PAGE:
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Biomedical Optics & Medical Imaging
High-energy pulsed tunable mid-infrared laser aids biomedical applications
Longer wavelengths from a tunable laser improve performance for angioplasty, lithotripsy, and mass spectrometric protein analysis.
26 January 2008, SPIE Newsroom. DOI: 10.1117/2.1200801.1000
Lasers have many applications in biomedicine, including treatments for cardiovascular and gallbladder disease. However, nonselective removal of arteriosclerotic lesions, calculi (stones), and so on may cause unexpected damage to ambient normal tissue.1,2 Additionally, crushing calculi by laser lithotripsy is associated with high recurrence rates due to large residual fragments.2 Another laser-related difficulty involves an established method for analyzing proteins and other large molecules called time-of-flight mass spectrometry with matrix-assisted laser desorption/ionization (MALDI).3–5 Ultraviolet lasers are commonly used for MALDI. However, high fragmentation of molecules or low ionization efficiency can make analysis difficult for some analytes, such as insoluble membrane proteins.6,7
Because many characteristic absorption bands originate in molecular vibrations in the mid-infrared (MIR) region, selective excitation or dissociation of molecules is possible using tunable MIR lasers. An MIR free-electron laser (FEL) can selectively remove cholesterol esters from atherosclerotic lesions,1 finely crush calculi,2 and improve MALDI ionization efficiency.6–9 Although broad wavelength tunability (5–22μm) and high average power (less than 30mW) of FELs are attractive for biomedical applications, the equipment is very large and expensive. This limits the use of FELs.
Recently, Kawasaki Heavy Industries Ltd. and RIKEN in Japan developed a high-energy pulsed solid-state tunable MIR laser.10 The laser has a tunable wavelength range of 5.5–10μm, pulse duration of 5ns, and repetition rate of 10Hz. The MIR output is obtained by difference-frequency generation (DFG) between a Q-switched Nd:YAG (neodymium-doped yttrium-aluminum-garnet) laser and a tunable Cr:forsterite laser using two AgGaS2 crystals (see Figure 1). The wavelength of the Cr:forsterite laser is tuned by rotating the rear mirror of the optical resonator. Figure 2 shows the relationship between the pulse energy and wavelength for an MIR-DFG laser.
Figure 1. Pulses from two near-IR lasers combine in two AgGaSe2 crystal to produce tunable mid-IR (MIR) pulses. λ: wavelength.
Figure 2. Pulse energies are higher at shorter wavelengths in the MIR-difference-frequenc generation (MIR-DFG) laser.
Here, we report preliminary results for a study in which we selectively removed atherosclerotic lesions from blood vessel samples using an MIR-DFG laser. We excised thoracic aortas from myocardial infarction-prone Watanabe heritable hyperlipidemic (WHHLMI) rabbits11 and a Japanese white rabbit for atherosclerotic and normal samples, respectively. The Institutional Animal Care and Use Committee approved this study, which was carried out according to the Guidelines of Animal Experimentation of Osaka University.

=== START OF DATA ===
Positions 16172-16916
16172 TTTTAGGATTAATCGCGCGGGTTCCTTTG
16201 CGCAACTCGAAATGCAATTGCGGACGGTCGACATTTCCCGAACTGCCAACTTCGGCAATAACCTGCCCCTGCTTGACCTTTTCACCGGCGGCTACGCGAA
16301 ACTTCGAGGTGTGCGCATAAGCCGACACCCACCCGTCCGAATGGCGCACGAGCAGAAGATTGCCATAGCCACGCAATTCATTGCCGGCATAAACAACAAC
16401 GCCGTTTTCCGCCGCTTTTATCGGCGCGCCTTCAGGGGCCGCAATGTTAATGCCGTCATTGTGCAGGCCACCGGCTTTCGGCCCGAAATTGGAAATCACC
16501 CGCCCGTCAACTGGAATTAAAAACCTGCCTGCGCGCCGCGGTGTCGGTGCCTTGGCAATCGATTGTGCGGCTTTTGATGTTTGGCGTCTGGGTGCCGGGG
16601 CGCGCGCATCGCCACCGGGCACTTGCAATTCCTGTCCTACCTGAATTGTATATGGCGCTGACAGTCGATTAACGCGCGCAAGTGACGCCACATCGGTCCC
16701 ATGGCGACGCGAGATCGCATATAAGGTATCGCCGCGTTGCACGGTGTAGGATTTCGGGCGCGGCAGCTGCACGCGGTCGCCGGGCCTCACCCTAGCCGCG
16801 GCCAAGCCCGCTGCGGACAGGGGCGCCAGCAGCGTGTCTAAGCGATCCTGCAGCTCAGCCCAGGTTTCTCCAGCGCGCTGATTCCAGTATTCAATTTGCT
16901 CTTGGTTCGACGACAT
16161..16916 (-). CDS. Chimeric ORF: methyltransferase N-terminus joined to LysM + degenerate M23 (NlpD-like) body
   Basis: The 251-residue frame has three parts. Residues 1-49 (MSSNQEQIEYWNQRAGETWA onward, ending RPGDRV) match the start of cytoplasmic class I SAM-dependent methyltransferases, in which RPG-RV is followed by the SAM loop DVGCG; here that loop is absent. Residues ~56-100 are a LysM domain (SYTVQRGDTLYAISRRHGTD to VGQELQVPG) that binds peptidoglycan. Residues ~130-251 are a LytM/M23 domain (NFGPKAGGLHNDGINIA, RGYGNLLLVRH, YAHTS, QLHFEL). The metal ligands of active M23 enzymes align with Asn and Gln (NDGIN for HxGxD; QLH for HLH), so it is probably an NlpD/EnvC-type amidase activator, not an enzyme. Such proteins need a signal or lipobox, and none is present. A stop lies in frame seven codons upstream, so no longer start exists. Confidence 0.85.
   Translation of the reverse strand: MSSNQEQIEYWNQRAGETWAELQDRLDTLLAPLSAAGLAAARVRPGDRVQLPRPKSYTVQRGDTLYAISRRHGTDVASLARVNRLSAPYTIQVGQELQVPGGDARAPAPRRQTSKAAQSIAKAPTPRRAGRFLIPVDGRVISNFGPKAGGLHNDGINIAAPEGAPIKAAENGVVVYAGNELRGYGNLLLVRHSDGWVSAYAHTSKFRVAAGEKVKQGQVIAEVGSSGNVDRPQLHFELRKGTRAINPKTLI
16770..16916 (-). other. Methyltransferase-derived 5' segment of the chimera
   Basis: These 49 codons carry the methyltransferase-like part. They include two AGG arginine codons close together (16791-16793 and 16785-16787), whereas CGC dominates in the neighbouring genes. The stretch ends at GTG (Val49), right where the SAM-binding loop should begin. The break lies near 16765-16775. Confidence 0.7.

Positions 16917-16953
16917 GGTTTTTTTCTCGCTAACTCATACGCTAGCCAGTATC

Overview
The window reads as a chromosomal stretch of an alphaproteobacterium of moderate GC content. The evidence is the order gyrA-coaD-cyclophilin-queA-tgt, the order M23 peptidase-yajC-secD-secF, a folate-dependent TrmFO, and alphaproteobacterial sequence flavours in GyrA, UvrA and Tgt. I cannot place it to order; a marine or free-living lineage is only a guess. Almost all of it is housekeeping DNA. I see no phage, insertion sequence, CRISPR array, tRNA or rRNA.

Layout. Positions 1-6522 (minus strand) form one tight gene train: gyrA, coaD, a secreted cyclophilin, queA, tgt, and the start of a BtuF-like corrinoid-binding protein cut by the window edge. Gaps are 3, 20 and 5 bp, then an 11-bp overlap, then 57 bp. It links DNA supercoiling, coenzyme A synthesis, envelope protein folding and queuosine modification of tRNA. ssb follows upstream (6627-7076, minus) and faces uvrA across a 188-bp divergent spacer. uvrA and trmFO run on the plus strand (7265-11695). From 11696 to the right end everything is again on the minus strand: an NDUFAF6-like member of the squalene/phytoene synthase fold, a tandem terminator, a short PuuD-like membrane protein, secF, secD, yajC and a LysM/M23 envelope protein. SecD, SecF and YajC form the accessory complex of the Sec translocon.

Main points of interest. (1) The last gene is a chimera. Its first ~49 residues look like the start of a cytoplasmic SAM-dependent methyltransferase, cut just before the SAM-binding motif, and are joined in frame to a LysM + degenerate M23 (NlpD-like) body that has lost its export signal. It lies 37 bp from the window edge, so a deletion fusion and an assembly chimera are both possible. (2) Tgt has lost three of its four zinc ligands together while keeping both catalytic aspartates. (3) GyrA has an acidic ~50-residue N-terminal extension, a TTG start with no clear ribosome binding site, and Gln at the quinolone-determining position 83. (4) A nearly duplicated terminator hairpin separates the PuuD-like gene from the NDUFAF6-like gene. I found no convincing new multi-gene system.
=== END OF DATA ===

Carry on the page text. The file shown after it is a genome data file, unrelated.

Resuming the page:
To measure infrared absorption spectra with a microscopic Fourier-transform infrared spectrometer, we first used a cryostat microtome to slice the aortas to a thickness of 5μm. In measured spectra, the absorption peak at wavelength 5.75μm originates in the C=O stretching vibration of the ester bond in cholesterol esters. This peak occurs only from atherosclerotic lesions (see Figure 3).
Figure 3. Typical infrared absorption spectra for the innermost layers of atherosclerotic and normal aortas. Notice the absorption peak at 5.75μm from atherosclerotic lesions. (The spectrum for the atherosclerotic aorta is shifted for easier viewing.)
We focused the output of an MIR-DFG laser to a diameter of 140μm using a ZnSe lens with a focal length of 100mm and irradiated wet thoracic aortas from the inside. After laser irradiation, the aortas were sliced to a thickness of 10μm with a cryostat microtome. We observed the cross-sections presented in Figure 4 with an optical microscope. Tuning the laser to 5.75μm allowed selective removal of an atherosclerotic lesion without damaging normal tissue. However, tuning the laser to 6.09μm resulted in penetration of both aortas.
Figure 4. Photomicrographs of aorta cross-sections after laser irradiation. The top of each image is the innermost layer. When the MIR-DFG laser is tuned to 5.75μm, the atherosclerotic lesion is removed without damaging normal tissue. Laser exposure time was 3s (30 pulses) and average power densities were 50 and 40W/cm2 for atherosclerotic and normal aortas, respectively. Scale bars at the bottom of each image are 200μm long.
Additionally, we have observed that crushing efficiency of human gallstones in laser lithotripsy and ionization efficiency in MALDI mass spectrometry depend on the MIR-DFG laser's wavelength. Currently, we are investigating wavelength dependencies and optimal irradiation conditions.
Recent fabrication of hollow optical fiber enables transmission of both MIR and visible guide lasers.12 Combining an MIR-DFG laser with hollow optical fiber could be a safe tool for laser angioplasty and lithotripsy.
The authors thank Minoru Yokoyama of Kawasaki Heavy Industries Ltd. for cooperating in the MIR-DFG laser experiments, and Masashi Shiomi and Hiromu Kutsumi of Kobe University for providing WHHLMI rabbits and human gallstones, respectively.
Hisanao Hazama, Katsunori Ishii, Kunio Awazu
Graduate School of Engineering
School of Engineering